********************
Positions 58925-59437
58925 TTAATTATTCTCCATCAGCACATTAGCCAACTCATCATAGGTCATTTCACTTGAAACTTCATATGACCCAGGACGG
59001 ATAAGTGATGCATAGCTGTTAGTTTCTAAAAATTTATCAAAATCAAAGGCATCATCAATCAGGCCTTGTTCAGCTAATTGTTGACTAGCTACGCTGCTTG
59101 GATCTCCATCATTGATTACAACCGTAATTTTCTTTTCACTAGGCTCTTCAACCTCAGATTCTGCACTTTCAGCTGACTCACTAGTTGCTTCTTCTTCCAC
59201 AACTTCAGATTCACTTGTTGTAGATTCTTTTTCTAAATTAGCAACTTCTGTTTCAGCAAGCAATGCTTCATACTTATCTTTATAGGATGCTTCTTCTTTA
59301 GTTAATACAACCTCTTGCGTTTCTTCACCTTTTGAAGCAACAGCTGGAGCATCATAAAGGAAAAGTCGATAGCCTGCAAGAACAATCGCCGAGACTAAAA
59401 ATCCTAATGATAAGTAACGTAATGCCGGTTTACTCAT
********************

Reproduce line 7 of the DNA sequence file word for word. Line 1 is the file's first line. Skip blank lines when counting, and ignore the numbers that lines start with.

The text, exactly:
59401 ATCCTAATGATAAGTAACGTAATGCCGGTTTACTCAT